There are just nine inspectors responsible for upholding workers' rights in the entire UK recruitment sector, MPs heard during a committee inquiry on Tuesday.
Sir David Metcalf, who was appointed earlier this year by the government as the UK's first director of labour market enforcement, told MPs that the Employment Agency Standards Inspectorate (EAS), which has a relatively small budget and relatively few staff, was the "Cinderella" of employment regulators.
The EAS is responsible for working with recruitment agencies, which can supply workers into any sector, to ensure compliance with employment rights, particularly for "vulnerable agency workers" who may have wages unlawfully deducted or who are not paid the minimum wage.
There is a growing number of agency workers in the UK, with projections for that figure to hit 1 million by 2020. Agency work is a popular type of employment in many sectors, from warehousing – as seen with Sports Direct and Asos – to the construction industry and care work.
"The employment agencies body is very much the 'Cinderella' – they only have a half a million pound budget and 11 staff, [with] only nine inspectors, and there's 18,000 employment agencies," Metcalf, who reports into the Home Office and into the business department, told the committee.
Metcalf has been tasked with overseeing a new strategy for the UK's three main employment enforcement bodies, including the establishment of a shared intelligence hub. He is expected to report his recommendations in 2018.
These bodies include the EAS inspectorate, the Gangmasters and Labour Abuse Authority (GLAA), which can investigate labour abuse in all aspects of UK business, and the unit at HMRC responsible for minimum wage compliance.
In comparison with EAS, Metcalf said, HMRC had a budget of £25 million and the GLAA had a budget of £7 million, "and we will be looking at the budget."
The joint committee of MPs are taking evidence on recommendations put forward by former Tony Blair adviser Matthew Taylor in a government-commissioned review into worker protections, particularly in the gig economy.
Metcalf also told the committee that fines for noncompliance did not go far enough.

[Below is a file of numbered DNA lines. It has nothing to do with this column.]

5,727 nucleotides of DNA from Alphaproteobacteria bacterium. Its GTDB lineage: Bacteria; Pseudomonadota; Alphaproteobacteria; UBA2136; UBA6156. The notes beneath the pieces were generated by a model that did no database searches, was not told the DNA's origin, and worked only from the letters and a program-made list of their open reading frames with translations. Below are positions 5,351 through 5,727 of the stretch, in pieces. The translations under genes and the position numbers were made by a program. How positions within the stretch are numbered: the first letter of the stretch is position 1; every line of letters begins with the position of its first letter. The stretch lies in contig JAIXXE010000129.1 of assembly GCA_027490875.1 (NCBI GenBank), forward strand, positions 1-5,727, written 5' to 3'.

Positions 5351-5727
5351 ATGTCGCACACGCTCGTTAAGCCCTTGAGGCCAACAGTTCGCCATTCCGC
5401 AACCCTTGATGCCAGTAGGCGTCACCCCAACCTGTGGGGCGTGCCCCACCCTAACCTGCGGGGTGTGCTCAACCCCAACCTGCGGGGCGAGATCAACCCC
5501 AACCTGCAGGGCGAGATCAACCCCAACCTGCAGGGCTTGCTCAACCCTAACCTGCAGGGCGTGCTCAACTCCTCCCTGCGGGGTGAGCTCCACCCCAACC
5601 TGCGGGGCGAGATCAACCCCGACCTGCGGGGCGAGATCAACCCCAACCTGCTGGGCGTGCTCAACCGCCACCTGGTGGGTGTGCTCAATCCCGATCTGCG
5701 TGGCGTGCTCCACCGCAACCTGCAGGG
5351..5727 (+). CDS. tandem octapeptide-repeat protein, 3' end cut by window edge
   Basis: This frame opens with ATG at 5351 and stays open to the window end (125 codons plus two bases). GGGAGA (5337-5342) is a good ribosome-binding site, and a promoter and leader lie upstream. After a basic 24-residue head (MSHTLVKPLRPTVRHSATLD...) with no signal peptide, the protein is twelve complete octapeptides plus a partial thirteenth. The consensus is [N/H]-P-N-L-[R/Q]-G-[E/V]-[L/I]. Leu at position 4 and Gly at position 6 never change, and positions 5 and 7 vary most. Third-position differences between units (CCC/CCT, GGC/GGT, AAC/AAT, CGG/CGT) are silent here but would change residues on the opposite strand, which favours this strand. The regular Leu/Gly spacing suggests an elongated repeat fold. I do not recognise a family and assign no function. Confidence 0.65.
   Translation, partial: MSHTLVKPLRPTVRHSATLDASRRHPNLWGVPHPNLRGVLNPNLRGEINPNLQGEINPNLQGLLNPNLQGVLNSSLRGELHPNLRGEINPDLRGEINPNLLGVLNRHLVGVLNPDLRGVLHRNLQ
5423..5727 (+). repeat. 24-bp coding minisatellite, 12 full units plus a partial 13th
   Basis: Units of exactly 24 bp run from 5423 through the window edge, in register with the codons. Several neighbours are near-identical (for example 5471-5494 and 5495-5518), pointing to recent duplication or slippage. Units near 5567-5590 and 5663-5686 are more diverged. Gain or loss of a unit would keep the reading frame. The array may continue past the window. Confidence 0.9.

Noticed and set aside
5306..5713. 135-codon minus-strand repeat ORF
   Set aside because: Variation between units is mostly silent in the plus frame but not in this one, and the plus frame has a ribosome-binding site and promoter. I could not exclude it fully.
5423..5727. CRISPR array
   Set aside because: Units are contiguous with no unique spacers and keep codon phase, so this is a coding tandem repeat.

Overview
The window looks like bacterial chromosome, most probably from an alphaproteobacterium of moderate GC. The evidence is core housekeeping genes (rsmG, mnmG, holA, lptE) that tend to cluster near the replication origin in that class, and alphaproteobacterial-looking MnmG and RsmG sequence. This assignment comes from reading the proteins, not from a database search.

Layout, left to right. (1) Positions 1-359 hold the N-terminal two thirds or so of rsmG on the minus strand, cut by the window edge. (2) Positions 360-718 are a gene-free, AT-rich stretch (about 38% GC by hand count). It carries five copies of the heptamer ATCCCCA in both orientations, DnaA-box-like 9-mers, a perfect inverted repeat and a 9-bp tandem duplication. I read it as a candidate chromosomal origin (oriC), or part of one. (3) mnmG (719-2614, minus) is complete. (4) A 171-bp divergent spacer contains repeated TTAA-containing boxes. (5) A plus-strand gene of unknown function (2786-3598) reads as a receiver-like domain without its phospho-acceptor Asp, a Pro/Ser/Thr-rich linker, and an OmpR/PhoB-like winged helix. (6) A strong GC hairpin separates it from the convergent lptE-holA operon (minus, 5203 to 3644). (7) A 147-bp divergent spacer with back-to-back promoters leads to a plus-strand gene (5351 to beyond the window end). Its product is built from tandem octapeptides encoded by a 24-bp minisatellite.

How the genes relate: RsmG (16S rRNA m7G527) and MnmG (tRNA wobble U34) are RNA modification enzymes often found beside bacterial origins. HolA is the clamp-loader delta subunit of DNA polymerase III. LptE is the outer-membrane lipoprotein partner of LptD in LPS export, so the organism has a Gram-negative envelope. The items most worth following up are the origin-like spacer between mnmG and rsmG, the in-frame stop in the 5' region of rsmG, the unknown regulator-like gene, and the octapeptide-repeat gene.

"If you take HMRC and the minimum wage," he said, "there's 1.3 million firms with employees – they took 2,600 [noncompliance] cases last year. That means the average firm could expect an investigation once every 500 years. Well, that's hardly an incentive to comply."
He added: "Currently the maximum fine is twice the wage arrears... Last year the average was £110. If you have not got the resources to take more cases the penalties have to be higher."
He said sectors of particular concern included care work, construction, carwashes, and cleaning.
Metcalf also told the committee how "one of the themes" of his forthcoming strategy "will be to deal with supply chains" where abuse was prevalent.
He used the example of garment workers in Leicester who have been found to earn less than the minimum wage for stitching clothes for major brands after work was illegally subcontracted out without permission of the business.
Of retailers, he said: "They won't be expected to police it entirely but there is a tendency to perhaps sometimes rather wash their hands of what goes on further down the supply chain."
He said in his strategy he would explore recommending other methods of tackling the issue, such as putting an embargo on goods being released for sale before suspected supply chain abuses were dealt with, and holding brands "jointly liable" for labour abuses in their wider supply chain.
This would, he said, give retailers an "incentive to make sure their supply chain is compliant".